Da Silva-Manyokole: We admit attorneys and advocates. We prepare and set legal examinations as per the Legal Practitioners Act. We also want to deal with the issue of law reforms because we have realised that the Legal Practitioners Act of 1983 is very old. The Law Society Act of 1983 will also be scrutinised. There are some clauses that need to be repealed.

LT: Recently, but before tenure of the new council, the Law Society was accused of failing to take action against alleged human rights infractions on some of your members and the media. What do you say to that?  

Da Silva-Manyokole: There is a rumour that the previous Law Society Council did not take action with regards to the arrest of Attorney Khotso Nthontho, the situation of Advocate ’Mole Kumalo and the shooting of Lesotho Times and Sunday Express Editor Lloyd Mutungamiri. With regards to the arrest of Attorney Nthontho, the previous council upon hearing that Mr Nthontho was arrested lodged an urgent application for his immediate release. We were also present at the police station to ensure he was safely released. I will assure you that we were there until around 12 o’clock midnight and we were satisfied the whole time, before leaving to our respective homes, that indeed he was released and he was safe. With regard to his release, we also communicated with our counterparts in South Africa who also intervened and communicated with Attorney Nthontho. This was a similar case with Advocate Kumalo where we invited our counterparts in South Africa and elsewhere in the world. For instance, the American Bar Association was here. The Southern African Development Community (SADC) Lawyers Association was also present. We interacted with them with regard to the situation that was prevailing. So indeed the Law Society was actively involved in those instances. However, on the shooting of Mr Mutungamiri, the Law Society did not make a statement. However, this should not mean that we accepted the shooting. Even today, we still are regretting the fact that we did not make a statement because indeed what transpired was a criminal act that should have been investigated. Silencing the media and lawyers defeats of the ends of justice because in the Constitution of Lesotho we have freedom of speech and right to legal representation. Any kind of threat or intimidation to those people is interfering with the constitution.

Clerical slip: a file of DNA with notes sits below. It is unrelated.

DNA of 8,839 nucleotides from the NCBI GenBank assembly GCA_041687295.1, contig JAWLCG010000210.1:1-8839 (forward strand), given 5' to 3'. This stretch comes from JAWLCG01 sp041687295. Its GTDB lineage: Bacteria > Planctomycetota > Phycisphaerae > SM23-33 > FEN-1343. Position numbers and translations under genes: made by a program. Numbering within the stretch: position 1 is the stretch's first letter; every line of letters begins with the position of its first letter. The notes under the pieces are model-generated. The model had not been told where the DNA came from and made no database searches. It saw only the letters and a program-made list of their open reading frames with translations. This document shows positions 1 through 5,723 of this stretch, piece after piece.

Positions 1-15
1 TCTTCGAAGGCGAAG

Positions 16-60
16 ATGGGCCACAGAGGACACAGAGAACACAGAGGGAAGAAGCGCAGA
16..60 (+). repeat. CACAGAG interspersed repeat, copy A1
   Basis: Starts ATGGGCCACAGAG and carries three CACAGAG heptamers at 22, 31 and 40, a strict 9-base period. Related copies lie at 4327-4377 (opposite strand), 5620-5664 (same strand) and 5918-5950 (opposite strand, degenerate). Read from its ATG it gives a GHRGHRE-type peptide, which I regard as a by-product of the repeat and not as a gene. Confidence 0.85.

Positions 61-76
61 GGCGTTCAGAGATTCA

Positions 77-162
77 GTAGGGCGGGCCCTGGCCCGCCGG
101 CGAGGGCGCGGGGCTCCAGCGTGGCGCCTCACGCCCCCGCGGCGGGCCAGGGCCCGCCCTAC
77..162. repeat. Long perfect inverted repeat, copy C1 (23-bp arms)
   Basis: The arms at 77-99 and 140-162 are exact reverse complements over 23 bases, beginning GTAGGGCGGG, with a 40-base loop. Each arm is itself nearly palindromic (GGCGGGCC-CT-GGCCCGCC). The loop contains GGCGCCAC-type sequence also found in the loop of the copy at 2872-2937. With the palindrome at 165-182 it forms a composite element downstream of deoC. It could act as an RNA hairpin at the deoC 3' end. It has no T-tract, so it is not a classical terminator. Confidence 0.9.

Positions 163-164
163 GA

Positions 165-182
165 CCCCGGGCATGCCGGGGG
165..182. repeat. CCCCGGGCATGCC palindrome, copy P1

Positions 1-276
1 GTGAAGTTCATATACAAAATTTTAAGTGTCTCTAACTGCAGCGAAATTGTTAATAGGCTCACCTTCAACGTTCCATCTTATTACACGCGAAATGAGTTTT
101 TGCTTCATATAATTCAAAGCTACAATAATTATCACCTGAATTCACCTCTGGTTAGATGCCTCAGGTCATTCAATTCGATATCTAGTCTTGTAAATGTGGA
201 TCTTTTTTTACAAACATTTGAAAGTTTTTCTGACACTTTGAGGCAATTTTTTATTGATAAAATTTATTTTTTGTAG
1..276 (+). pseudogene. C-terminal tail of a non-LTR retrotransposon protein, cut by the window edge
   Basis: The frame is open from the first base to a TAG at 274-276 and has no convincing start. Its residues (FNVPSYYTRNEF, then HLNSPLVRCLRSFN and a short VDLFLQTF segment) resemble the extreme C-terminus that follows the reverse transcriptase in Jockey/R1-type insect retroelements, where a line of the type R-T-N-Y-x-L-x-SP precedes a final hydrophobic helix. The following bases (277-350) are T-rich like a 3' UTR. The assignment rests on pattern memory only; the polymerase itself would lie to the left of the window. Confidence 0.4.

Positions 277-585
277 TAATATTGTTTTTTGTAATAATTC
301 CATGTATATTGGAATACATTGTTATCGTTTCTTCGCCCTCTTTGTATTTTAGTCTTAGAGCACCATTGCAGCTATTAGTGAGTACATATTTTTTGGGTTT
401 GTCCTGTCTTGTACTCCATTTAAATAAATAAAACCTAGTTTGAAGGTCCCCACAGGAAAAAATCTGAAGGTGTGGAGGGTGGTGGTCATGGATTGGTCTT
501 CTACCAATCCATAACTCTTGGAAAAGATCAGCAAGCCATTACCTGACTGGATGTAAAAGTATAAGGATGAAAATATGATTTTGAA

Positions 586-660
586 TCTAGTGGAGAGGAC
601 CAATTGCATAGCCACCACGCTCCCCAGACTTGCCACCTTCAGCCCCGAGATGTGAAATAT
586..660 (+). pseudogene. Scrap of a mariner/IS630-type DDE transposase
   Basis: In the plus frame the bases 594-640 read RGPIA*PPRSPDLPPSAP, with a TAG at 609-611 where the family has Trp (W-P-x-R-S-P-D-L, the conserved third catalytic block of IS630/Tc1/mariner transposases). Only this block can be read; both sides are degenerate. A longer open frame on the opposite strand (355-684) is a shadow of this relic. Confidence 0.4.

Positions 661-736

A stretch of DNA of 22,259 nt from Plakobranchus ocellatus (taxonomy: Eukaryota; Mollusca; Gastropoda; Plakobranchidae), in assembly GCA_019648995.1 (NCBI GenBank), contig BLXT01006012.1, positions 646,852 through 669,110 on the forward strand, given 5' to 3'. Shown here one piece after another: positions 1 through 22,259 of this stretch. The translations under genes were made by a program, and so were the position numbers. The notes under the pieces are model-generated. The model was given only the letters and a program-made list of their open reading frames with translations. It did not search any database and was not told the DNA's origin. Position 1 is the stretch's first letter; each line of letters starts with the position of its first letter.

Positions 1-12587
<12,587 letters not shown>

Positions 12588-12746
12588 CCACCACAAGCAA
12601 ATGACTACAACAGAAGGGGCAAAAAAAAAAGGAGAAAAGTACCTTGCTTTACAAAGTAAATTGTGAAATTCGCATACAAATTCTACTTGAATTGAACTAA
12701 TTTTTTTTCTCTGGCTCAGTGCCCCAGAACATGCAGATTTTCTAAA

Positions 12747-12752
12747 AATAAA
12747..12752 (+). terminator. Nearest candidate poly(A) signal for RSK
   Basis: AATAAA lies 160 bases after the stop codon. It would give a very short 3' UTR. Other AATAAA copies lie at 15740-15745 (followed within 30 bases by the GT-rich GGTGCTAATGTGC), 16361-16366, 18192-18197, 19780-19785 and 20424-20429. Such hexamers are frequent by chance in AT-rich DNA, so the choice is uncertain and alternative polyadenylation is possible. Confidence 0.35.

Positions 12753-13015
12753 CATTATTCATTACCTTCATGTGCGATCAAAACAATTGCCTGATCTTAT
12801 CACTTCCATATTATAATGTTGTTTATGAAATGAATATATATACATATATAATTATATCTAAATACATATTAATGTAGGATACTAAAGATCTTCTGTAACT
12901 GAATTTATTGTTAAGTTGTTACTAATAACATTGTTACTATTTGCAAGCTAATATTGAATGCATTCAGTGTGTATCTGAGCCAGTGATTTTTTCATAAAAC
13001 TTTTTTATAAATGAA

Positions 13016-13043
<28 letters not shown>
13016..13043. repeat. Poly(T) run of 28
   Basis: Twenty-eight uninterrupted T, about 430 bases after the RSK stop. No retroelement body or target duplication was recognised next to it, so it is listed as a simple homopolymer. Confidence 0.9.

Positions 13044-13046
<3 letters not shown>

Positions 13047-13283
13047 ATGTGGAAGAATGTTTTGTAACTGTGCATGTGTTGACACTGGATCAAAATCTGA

LT: There are also allegations of serious divisions within the Law Society influenced by different political affiliations. How true is this?